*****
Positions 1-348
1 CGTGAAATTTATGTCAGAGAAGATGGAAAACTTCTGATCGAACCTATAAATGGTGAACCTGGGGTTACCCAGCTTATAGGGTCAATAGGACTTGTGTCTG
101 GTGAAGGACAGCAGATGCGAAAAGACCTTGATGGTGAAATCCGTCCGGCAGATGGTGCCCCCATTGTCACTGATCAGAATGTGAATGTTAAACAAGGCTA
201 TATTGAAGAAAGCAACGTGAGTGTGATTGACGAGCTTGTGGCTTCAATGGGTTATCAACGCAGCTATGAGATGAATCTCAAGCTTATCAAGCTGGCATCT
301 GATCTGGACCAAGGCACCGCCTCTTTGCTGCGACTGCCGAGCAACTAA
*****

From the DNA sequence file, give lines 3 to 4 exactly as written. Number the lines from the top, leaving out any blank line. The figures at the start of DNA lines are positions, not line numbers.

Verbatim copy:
101 GTGAAGGACAGCAGATGCGAAAAGACCTTGATGGTGAAATCCGTCCGGCAGATGGTGCCCCCATTGTCACTGATCAGAATGTGAATGTTAAACAAGGCTA
201 TATTGAAGAAAGCAACGTGAGTGTGATTGACGAGCTTGTGGCTTCAATGGGTTATCAACGCAGCTATGAGATGAATCTCAAGCTTATCAAGCTGGCATCT